Sunday, November 9, 2014

We're All Mad Here by Leigh Raines


This was an interesting book for me for a few reasons. I normally do not read New Adult books or books about the Greek Lifestyle in college. I have never found myself drawn to these types of books as I never feel I have anything to provide me any kind of emotional investment in the characters or the stories.

That being said, HOLY WAH did this main character ring true with me! As someone who has gone through the pains of anxiety I felt her pain was very real. I even had the same problems with an older sibling hating you from the moment you were born and you don't know why.** And, really, who hasn't had experience with a manipulative boy/girlfriend? This book does a masterful job of getting you to look past the sorority stereotypes and see what you actually have in common. Don't get me wrong, I still can't afford vacations in New York City or Acapulco, nor am I ever going to prioritize clothes shopping over other expenditures, but that's not the meat of the story. This is just the vehicle for the book's real message about depression and getting your life back in your own control.***

I'll admit, the vehicle for this story is not my favorite, I've never really cared for Greek Life. In fact, if this book has an accurate portrayal of Greek Life, I'm very glad I did not participate. The lifestyle does live up, or down, to my stereotypes. There's a LOT of drama, a lot of sex and a lot of drugs. But if you can get past this, the characters are quite interesting. I found myself getting angry when the main character was angry and agreeing with how she handled a lot of later situations. Gotta admit, though, the ending was a little cheesy****. However, because of the characters that I never considered making this book a DNF.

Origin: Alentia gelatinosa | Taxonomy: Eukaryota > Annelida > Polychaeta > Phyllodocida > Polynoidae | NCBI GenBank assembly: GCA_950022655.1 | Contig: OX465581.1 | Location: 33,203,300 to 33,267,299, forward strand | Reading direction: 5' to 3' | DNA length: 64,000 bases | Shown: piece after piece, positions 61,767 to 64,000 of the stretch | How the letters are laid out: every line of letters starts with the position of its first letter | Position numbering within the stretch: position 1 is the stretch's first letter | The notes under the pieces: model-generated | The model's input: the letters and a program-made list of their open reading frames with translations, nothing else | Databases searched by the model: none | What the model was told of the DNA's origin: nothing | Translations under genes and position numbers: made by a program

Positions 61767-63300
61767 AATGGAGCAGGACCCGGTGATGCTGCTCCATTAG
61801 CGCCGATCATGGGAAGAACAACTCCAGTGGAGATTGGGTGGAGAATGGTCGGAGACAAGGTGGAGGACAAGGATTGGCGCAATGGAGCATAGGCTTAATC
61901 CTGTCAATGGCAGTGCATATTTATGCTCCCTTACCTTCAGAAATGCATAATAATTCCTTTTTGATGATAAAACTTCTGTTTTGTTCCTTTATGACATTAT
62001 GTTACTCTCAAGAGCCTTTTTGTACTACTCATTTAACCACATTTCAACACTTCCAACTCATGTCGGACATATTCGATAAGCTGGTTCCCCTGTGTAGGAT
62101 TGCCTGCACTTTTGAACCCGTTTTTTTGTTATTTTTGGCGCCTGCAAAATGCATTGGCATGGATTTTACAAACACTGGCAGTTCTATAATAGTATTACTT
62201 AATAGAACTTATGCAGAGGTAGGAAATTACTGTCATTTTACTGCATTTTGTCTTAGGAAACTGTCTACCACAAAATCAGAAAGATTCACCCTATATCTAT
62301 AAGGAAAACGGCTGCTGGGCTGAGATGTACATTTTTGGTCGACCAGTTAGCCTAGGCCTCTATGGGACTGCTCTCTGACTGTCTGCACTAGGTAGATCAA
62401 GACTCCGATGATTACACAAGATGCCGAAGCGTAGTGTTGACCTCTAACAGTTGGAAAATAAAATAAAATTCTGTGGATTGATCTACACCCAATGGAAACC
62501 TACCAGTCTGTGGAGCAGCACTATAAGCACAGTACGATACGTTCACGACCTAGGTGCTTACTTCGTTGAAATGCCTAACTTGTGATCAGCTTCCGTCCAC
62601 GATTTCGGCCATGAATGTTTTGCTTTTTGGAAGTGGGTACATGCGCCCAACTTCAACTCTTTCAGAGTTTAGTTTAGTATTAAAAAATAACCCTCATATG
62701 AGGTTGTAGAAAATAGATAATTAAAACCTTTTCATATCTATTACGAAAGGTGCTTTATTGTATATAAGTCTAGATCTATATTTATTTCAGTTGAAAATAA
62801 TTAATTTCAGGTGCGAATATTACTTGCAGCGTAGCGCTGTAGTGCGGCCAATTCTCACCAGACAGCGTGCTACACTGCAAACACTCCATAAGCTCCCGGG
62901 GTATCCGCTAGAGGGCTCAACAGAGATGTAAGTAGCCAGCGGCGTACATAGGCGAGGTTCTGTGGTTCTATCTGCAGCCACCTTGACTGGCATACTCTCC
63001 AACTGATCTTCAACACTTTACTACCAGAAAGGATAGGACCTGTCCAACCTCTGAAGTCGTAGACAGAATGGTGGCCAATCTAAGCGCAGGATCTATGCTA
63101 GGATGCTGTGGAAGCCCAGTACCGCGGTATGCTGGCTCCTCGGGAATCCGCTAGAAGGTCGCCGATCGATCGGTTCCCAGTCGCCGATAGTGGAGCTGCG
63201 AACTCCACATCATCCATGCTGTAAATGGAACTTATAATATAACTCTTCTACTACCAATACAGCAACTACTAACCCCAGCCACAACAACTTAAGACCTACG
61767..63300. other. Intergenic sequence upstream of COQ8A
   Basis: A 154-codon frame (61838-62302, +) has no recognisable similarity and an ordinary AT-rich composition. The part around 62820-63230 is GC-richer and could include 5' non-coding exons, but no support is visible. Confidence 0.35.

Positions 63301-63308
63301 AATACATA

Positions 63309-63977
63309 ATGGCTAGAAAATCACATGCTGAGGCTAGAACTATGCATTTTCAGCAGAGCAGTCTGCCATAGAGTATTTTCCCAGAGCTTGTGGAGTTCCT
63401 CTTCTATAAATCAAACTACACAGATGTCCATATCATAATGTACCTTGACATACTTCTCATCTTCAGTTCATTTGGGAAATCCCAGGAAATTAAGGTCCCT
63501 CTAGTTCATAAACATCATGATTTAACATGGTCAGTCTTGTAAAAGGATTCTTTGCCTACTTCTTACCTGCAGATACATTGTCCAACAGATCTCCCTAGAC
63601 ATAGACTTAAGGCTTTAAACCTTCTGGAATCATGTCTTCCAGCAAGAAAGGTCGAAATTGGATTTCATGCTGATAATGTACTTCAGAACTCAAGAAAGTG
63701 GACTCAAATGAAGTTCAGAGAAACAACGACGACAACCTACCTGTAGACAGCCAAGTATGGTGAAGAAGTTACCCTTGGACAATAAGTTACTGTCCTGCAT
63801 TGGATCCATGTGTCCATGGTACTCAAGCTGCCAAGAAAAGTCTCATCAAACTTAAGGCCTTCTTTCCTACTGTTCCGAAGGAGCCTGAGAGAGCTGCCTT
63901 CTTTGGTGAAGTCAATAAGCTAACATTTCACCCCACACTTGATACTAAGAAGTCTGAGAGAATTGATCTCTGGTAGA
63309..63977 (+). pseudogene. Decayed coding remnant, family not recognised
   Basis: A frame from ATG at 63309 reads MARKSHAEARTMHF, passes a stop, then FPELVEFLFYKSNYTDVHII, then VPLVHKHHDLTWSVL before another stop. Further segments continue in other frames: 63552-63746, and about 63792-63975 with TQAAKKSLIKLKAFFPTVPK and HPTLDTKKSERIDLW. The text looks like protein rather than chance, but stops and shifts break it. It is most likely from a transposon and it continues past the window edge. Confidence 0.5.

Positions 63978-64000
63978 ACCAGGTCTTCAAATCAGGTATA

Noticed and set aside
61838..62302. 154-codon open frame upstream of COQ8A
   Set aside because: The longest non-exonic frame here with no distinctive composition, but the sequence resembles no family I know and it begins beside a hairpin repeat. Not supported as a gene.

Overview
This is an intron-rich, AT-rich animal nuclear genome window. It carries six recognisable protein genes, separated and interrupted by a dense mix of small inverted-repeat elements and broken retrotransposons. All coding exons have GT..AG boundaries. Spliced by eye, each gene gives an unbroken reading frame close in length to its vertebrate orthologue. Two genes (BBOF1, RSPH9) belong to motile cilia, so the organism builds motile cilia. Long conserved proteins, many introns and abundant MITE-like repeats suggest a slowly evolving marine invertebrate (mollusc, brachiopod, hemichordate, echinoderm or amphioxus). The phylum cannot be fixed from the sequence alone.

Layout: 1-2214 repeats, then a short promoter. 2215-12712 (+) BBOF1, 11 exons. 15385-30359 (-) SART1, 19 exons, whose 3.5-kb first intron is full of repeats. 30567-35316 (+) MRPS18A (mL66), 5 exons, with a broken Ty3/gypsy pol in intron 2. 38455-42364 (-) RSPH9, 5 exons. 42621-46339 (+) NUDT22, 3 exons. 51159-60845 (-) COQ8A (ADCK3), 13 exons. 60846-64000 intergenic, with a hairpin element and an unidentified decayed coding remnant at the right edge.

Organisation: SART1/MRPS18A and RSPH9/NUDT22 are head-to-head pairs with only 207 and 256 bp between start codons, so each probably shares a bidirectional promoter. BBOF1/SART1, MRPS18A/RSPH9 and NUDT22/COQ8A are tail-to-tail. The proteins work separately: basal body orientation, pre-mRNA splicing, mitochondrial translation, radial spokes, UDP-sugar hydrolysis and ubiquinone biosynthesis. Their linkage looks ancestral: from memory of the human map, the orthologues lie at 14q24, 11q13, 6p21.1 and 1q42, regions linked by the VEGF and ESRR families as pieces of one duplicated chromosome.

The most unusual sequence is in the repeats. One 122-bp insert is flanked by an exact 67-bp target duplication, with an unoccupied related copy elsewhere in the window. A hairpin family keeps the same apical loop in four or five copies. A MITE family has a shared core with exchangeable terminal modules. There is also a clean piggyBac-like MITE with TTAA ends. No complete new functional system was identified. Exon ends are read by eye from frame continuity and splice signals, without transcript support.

I have to say, this book surpassed my expectations and I happily give We're All Mad Here 4 hoots!


*I received a free digital copy of this book from French Press Bookworks in exchange for an honest review. And an honest review this is.
**Turns out, it was for the same reason as the character's sister: the younger sibling took ALL the attention away from the older.
***I'm pretty sure this is also a double-meaning thing with the book's look at superficiality. Better not get too meta, though.
****All it seemed to be missing was rain.

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